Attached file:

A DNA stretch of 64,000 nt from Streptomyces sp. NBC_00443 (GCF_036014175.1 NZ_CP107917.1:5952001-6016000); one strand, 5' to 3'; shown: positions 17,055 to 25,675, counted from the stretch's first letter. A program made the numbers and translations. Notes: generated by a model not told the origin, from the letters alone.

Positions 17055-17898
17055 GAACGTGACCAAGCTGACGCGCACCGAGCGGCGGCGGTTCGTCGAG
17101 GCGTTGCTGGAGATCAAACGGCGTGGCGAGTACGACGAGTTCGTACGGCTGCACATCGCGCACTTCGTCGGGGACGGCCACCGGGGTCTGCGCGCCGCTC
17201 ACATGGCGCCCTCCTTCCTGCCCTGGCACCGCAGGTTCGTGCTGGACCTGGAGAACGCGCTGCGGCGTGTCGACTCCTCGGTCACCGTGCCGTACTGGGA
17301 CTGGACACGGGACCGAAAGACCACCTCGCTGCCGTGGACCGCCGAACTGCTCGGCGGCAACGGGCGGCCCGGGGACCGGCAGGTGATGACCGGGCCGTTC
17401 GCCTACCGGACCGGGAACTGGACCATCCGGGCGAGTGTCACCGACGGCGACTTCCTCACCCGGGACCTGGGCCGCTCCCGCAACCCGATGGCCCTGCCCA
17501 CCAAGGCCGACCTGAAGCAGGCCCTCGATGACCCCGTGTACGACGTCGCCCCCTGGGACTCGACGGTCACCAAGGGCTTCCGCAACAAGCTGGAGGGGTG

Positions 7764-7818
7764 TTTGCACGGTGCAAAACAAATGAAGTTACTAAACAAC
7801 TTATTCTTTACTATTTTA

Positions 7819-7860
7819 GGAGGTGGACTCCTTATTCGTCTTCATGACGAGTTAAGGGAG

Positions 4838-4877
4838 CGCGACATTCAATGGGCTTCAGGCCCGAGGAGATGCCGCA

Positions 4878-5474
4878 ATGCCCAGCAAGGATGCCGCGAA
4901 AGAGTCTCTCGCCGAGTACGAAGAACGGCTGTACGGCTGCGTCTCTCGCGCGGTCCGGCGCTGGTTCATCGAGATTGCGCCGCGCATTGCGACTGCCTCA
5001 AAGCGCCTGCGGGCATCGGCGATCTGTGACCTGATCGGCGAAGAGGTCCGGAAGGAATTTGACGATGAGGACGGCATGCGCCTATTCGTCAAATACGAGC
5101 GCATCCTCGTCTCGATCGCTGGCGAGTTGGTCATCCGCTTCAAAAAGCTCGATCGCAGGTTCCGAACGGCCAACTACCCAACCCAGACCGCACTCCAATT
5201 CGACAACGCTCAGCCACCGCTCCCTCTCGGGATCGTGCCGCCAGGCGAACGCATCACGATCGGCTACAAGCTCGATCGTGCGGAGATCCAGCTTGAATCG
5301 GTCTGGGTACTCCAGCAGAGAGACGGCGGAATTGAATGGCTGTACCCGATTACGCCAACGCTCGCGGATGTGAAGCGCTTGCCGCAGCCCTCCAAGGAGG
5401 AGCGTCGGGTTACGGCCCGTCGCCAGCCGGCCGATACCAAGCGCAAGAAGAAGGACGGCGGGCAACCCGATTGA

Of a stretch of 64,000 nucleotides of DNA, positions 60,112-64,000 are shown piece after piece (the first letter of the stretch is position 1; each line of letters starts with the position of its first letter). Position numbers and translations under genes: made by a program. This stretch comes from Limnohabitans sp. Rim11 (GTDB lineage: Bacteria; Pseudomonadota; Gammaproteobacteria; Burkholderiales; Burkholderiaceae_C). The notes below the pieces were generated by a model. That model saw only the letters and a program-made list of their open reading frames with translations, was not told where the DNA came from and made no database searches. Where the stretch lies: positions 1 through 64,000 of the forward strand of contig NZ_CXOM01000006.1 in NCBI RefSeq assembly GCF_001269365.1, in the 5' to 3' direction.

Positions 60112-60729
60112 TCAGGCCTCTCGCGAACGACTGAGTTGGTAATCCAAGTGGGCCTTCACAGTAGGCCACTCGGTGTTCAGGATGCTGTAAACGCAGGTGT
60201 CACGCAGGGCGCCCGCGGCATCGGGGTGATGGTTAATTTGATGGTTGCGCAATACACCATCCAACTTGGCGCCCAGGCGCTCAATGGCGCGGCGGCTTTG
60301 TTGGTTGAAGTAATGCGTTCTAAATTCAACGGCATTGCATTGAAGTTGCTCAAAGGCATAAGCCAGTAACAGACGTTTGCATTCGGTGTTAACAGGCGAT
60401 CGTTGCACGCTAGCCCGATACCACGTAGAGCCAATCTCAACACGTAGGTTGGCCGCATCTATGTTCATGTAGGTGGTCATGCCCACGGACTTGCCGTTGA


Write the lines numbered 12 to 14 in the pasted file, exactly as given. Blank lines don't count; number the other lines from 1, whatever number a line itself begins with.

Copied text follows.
Positions 7819-7860
7819 GGAGGTGGACTCCTTATTCGTCTTCATGACGAGTTAAGGGAG

Positions 4838-4877